My daughter is a drug addict
AS JASMINE* shares her story of "being in the war zone and battling addictions on the frontline", the emotions are raw yet there is an undercurrent of determination and courage.
Jasmine is in her 60s and rearing her grandchildren. Her 35-year-old daughter Teri* is homeless, addicted to drugs and surviving day to day on the Coffs Coast streets, unable to care for her children.
"Teri met up with a young boy when she was 17 and they started experimenting. It quickly went from there - drug use and then domestic violence," Jasmine said.
"We were unaware of what was going on. I noticed some changes - her behaviour, the secrecy and lies. I just didn't have all the pieces to the puzzle at that stage. That's the problem, you don't get all the pieces in the beginning.
"She had her first baby at 18 and after a while she wasn't game to leave him, she started using harder drugs. Her self-worth was down to nothing, she was lost, she really had no life."
Teri found the strength to leave that relationship and entered a drug rehabilitation program.
"She worked so hard for 12 months, then she met another guy and it all went downhill. After that abusive relationship ended she met a third guy and he turned out worse than the other two."
A succession of false hope, broken promises, lies, failed rehabilitation attempts and appearances at Family Court has been a heartbreaking journey for this family.
"As you go along you lose your daughter bit by bit as the drugs take over. She was such a beautiful person, but she is lost to drugs.
"Having a drug- or alcohol-dependant daughter, son, husband, wife, mum or dad is as hard as it gets. The emotions run deep, are so raw, it shatters your life and throws you into places that you have never been before.
"You rack your mind to find answers, you keep it quiet, you don't tell too many people around you because they all have an opinion about what you should do. They all ask why you still support your child, but you can't give up. You just can't."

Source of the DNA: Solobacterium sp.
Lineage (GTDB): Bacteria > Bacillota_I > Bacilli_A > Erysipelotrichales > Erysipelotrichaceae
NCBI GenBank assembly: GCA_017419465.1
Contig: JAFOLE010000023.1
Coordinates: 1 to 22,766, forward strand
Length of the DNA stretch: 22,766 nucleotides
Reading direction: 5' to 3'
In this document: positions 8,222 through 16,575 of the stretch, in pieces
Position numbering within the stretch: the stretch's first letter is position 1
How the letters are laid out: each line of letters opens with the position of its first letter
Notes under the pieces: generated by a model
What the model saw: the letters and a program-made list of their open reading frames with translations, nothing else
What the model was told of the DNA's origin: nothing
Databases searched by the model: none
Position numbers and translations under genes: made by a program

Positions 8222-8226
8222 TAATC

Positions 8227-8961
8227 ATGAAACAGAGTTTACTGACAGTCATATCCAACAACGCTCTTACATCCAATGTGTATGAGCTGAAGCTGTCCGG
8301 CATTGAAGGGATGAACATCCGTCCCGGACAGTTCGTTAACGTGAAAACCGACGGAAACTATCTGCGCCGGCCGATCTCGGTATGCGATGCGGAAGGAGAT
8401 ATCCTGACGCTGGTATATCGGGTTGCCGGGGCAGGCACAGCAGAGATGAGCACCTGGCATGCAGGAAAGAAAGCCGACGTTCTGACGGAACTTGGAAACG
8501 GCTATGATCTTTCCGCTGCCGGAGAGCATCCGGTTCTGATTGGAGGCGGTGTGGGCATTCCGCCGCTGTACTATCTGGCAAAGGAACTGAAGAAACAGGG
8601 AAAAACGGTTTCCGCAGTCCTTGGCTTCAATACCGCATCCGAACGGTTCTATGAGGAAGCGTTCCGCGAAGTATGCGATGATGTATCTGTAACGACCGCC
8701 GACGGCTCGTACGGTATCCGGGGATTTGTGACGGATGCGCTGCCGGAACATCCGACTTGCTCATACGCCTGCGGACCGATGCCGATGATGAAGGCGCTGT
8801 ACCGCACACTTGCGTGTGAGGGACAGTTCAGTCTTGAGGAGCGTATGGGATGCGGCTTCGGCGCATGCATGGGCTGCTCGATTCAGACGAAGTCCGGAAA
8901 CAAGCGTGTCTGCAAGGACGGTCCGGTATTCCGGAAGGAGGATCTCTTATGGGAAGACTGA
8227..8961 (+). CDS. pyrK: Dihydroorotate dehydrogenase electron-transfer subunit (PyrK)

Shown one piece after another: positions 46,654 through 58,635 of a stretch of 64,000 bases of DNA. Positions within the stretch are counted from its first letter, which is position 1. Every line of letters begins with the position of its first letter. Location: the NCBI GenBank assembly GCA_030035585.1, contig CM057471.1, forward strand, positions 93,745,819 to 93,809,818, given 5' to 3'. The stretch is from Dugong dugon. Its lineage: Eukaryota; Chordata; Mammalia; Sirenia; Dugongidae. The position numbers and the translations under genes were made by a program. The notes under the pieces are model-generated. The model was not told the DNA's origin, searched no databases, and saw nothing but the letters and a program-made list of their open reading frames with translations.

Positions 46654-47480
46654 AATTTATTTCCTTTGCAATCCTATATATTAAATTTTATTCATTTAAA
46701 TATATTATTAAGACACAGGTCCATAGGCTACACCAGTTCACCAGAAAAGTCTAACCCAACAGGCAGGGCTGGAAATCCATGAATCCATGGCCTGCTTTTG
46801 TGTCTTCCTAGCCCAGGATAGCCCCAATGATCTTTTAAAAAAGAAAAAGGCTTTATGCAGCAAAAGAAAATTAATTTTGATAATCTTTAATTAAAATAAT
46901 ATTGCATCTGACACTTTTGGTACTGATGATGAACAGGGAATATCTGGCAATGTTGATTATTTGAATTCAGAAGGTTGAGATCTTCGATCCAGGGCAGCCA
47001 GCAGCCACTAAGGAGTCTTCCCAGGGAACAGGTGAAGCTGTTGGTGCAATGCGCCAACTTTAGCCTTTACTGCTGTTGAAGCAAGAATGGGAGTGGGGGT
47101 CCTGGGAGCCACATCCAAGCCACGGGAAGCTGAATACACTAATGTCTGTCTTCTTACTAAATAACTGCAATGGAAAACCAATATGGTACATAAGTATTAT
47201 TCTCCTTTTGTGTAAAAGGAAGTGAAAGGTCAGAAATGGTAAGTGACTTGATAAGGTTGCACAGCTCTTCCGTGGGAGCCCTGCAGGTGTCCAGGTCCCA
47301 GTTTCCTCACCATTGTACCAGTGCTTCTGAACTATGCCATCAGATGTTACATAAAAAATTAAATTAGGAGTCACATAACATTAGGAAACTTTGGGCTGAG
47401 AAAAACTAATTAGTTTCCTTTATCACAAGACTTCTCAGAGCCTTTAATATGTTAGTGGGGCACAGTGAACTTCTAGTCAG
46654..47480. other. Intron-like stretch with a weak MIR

"One night I was in dire straits and rang Lifeline. They put me in touch with the Family Drug Support services in Coffs Harbour. That phone call saved me."
Family Drug Support (FDS) provides support services specifically designed for the family members of alcohol and drug dependents. A local support group and the annual Stepping Stones program operate in Coffs Harbour.
Aimed at increasing people's confidence and competence in managing drug issues, this reality-based approach gives practical tools to help families cope.
Theo Chang is the national manager for Stepping Stones and course leader.
"We have run the course every year since 2005 in Coffs Harbour, bringing help and support to over 140 family members," Mr Chang said.
"I have seen the enormous difference from when people enter the course and when they leave. They are stronger, better supported and have taken on skills to better manage their relationship with the user.
"This will in turn help the user towards better outcomes."
Stepping Stones made a huge impact on Jasmine's life.
"You fear that knock on the door. I learnt at Stepping Stones that you can't live like that," she said.
"It has given me the tools to cope and move forward, not to look at my daughter as a drug user but to see her as someone with a sickness who needs help.
"It was immensely rewarding to be able to share experiences and empathise with those attending the course without ever feeling judged or criticised, as they were like me, just trying to find answers.
"We are so lucky to have Theo and this program, he has saved many lives.
"It makes you look at what is important, gives you a way of taking a breath and backing off, but still be there for your loved ones, in this case my daughter."
* Names changed
For 24-hour help and support, phone FDS toll free on 1300 368 186.
- Four-day course: August 18-19 and 25-26.
- Funded and supported by C.ex Group.
- Bookings essential to Theo 0402 604 354.